Shame (UK-Canada, 2011)

The emptiness of sex

I first came across Michael Fassbender in Hunger, directed like Shame by Steve McQueen. His performance, as hunger-striker Bobby Sands, was extraordinary. His promise has been cemented in numerous films since ranging from X-Men First Class to Fish Tank (UK-Neth, 2009). His performance in Shame is also brilliant; he reminds me of Daniel Day-Lewis in the way he totally immerses himself into the role.

Shame is very much an actors’ film; Carey Mulligan and Nicole Beharie are also standout. This is not simply because they are required to go ‘out on a limb’ in their portrayal, particularly Fassbender and Mulligan, of emotionally raw behaviour but also as McQueen’s shooting style regularly features long takes with an immobile camera. There are no edits where the actors can hide. These long takes don’t come across as virtuoso but appropriate to the scene where the relationship between the characters is absolutely paramount.

Fassbender plays a sex addict who, when not using porn or prostitutes, is trying to pick up women merely to have sex with. He is incapable of relating to a woman in any other way which leaves him a hollow man. McQueen has stated that he wanted to show that sex addiction is a malaise and not something that can be laddishly celebrated. He certainly succeeds, particularly in the climactic montage of sex with two prostitutes. The close ups of the grinding, with the rapidly edited montage, coupled with Fassbender’s agonised performance, show the sex not merely to be loveless but also empty of any significance. For a film that has a lot of sex in it, I can’t think of a less sexy film except maybe Cronenberg’s Crash, Can-UK, 1996; a tribute to the film-makers’ ability to realise their project.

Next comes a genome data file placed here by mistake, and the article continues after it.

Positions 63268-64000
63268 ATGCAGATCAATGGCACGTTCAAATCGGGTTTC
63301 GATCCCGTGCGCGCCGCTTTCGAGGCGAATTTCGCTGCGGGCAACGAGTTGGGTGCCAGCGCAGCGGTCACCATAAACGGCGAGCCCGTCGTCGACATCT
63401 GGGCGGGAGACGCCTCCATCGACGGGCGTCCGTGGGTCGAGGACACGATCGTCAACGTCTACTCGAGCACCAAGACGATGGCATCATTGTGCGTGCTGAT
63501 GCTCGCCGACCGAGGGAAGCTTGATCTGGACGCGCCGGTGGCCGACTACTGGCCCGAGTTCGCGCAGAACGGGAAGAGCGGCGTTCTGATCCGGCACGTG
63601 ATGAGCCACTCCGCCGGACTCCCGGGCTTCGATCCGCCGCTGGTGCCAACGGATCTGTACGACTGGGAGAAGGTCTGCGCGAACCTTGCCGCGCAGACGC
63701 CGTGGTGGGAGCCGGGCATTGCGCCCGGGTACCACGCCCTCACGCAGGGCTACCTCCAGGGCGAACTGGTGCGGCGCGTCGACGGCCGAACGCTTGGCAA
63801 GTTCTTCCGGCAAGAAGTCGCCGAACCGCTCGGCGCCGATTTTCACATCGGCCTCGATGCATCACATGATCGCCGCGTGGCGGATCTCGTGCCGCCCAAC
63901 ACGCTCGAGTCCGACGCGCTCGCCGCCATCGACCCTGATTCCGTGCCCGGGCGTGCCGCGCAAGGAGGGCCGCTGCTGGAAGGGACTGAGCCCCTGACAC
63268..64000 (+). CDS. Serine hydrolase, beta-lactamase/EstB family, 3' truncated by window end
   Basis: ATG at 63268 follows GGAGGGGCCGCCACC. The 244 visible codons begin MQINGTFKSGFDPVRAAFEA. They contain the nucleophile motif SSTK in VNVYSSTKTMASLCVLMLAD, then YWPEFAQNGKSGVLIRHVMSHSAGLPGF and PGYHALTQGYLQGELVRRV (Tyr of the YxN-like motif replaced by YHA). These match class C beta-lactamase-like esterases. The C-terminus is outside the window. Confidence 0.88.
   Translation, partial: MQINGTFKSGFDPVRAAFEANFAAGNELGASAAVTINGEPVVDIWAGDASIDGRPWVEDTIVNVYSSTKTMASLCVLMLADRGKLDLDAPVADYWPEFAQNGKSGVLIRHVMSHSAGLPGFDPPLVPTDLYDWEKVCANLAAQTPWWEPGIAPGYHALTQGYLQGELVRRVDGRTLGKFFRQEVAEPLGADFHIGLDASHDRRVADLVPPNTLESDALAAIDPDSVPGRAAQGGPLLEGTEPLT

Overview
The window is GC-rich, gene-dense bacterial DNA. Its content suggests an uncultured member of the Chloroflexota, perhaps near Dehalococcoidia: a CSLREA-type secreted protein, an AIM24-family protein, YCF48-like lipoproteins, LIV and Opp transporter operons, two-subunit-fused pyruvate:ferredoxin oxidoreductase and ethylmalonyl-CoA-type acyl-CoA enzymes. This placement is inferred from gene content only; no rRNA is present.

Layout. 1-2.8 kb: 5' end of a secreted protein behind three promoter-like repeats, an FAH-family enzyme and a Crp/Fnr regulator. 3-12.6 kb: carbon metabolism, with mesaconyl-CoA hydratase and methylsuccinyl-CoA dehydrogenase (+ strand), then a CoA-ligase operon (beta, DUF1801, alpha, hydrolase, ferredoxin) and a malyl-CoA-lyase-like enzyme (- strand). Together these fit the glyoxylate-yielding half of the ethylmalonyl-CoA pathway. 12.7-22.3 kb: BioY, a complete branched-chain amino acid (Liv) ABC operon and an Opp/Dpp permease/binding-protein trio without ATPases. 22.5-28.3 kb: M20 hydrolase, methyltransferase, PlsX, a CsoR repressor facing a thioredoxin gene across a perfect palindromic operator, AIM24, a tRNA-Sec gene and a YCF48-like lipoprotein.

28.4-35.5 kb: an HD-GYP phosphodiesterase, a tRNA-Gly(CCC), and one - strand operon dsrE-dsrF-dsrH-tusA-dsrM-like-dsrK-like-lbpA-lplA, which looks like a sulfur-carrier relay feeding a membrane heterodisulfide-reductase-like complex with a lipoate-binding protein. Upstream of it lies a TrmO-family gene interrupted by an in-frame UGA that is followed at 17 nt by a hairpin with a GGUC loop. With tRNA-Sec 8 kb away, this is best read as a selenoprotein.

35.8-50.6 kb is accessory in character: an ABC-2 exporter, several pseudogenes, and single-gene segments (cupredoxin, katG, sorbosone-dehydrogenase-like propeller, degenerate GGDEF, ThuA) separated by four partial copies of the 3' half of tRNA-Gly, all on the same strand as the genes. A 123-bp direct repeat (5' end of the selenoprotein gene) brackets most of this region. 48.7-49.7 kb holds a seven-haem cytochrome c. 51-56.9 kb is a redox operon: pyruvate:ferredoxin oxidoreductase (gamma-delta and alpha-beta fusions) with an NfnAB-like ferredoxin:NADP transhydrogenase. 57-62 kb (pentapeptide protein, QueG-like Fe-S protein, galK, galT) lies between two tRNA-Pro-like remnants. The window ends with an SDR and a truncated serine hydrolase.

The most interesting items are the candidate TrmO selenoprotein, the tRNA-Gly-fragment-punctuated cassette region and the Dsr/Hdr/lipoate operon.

Well done to Showcase cinemas for programming (in Gildersome)  the film; though there were only about a dozen watching in an opening night showing. It won’t get a positive ‘word of mouth’ from those desiring smut or those after entertainment on a Friday evening. Prime Minister Cameron was wittering last week about how the British film industry should focus on commercial projects thereby demonstrating both his ignorance of the film industry (where ‘nobody knows anything’) and his philistinism. The Tories have never taken film seriously as an art form, maybe because arthouse cinema, when it gets political, tends to criticise the status quo. This criticism doesn’t matter to them when it occurs in galleries or theatres, with their limited audiences, but film potentially can reach much further. However, I doubt that he need worry because of the conservatism of cinema-going audiences, who see film only as entertainment. The arthouse crowd are a minority and many of them will also frequent galleries and theatres. It is vital that films like Shame continue to be made because they broaden the experience of people who like to be challenged.

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